karyam karma karoti yah
sa sannyasi ca yogi ca
na niragnir na cakriyah
Word for word:
sri-bhagavan uvaca — the Lord said; anasritah — without taking shelter; karma-phalam — of the result of work; karyam — obligatory; karma — work; karoti — performs; yah — one who; sah — he; sannyasi — in the renounced order; ca — also; yogi — mystic; ca — also; na — not; nih — without; agnih — ﬁre; na — nor; ca — also; akriyah — without duty.
Translation by His Divine Grace A. C. Bhaktivedanta Swami Srila Prabhupada:
The Supreme Personality of Godhead said: One who is unattached to the fruits of his work and who works as he is obligated is in the renounced order of life, and he is the true mystic, not he who lights no ﬁre and performs no duty.
Purport by His Divine Grace A. C. Bhaktivedanta Swami Srila Prabhupada:
In this chapter the Lord explains that the process of the eightfold yoga system is a means to control the mind and the senses. However, this is very difﬁcult for people in general to perform, especially in the Age of Kali. Although the eightfold yoga system is recommended in this chapter, the Lord emphasizes that the process of karma-yoga, or acting in Krishna consciousness, is better. Everyone acts in this world to maintain his family and their paraphernalia, but no one is working without some self-interest, some personal gratiﬁcation, be it concentrated or extended. The criterion of perfection is to act in Krishna consciousness, and not with a view to enjoying the fruits of work. To act in Krishna consciousness is the duty of every living entity because all are constitutionally parts and parcels of the Supreme. The parts of the body work for the satisfaction of the whole body. The limbs of the body do not act for self-satisfaction but for the satisfaction of the complete whole. Similarly, the living entity who acts for satisfaction of the supreme whole and not for personal satisfaction is the perfect sannyasi, the perfect yogi.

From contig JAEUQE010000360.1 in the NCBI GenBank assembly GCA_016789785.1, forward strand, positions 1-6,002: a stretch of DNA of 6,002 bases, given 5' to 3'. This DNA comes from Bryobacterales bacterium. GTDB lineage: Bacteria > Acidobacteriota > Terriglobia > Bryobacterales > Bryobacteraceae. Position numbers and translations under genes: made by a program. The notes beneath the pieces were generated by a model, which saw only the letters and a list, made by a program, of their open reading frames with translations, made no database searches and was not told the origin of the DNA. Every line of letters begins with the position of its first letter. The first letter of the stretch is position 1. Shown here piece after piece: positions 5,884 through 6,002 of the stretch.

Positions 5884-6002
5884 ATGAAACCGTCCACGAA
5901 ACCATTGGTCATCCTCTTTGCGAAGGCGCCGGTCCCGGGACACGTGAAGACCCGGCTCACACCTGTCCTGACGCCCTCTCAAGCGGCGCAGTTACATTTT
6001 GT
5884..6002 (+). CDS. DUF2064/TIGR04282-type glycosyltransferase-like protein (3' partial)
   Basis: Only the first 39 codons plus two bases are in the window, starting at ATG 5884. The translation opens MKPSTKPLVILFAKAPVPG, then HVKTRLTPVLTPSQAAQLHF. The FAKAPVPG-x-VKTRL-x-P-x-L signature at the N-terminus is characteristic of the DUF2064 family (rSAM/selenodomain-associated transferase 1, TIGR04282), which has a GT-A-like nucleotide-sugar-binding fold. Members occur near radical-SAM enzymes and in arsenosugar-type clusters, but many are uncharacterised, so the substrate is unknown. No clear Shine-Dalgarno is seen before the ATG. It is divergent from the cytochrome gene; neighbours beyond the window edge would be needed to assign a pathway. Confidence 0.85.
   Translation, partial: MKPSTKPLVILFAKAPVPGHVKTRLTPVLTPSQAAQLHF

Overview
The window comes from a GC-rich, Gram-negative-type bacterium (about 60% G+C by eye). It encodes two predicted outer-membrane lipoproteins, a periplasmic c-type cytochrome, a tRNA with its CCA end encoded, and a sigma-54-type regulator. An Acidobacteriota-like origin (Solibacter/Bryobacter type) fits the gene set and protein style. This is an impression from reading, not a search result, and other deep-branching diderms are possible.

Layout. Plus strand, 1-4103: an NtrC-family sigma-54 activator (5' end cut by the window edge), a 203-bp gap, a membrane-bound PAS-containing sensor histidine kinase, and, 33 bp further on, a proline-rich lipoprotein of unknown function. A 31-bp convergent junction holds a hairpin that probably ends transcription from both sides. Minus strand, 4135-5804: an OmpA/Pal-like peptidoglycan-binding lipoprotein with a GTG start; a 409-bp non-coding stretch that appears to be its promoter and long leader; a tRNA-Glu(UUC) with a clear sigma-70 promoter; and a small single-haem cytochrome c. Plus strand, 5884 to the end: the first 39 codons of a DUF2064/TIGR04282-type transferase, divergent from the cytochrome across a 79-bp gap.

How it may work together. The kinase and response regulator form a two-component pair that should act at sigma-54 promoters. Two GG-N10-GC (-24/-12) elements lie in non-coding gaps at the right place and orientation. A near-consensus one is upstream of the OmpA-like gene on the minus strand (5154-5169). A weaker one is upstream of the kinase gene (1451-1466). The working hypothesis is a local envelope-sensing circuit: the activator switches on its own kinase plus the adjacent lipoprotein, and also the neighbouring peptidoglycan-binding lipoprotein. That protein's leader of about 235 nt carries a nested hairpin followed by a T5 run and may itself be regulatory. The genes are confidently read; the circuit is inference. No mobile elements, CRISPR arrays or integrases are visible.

The sannyasis sometimes artiﬁcially think that they have become liberated from all material duties, and therefore they cease to perform agnihotra yajñas (ﬁre sacriﬁces), but actually they are self-interested because their goal is to become one with the impersonal Brahman. Such a desire is greater than any material desire, but it is not without self-interest. Similarly, the mystic yogi who practices the yoga system with half-open eyes, ceasing all material activities, desires some satisfaction for his personal self. But a person acting in Krishna consciousness works for the satisfaction of the whole, without self-interest. A Krishna conscious person has no desire for self-satisfaction. His criterion of success is the satisfaction of Krishna, and thus he is the perfect sannyasi, or perfect yogi. Lord Caitanya, the highest perfectional symbol of renunciation, prays in this way:
na dhanam na janam na sundarim
kavitam va jagad-isa kamaye
mama janmani janmanisvare
bhavatad bhaktir ahaituki tvayi
“O Almighty Lord, I have no desire to accumulate wealth, nor to enjoy beautiful women. Nor do I want any number of followers. What I want only is the causeless mercy of Your devotional service in my life, birth after birth.”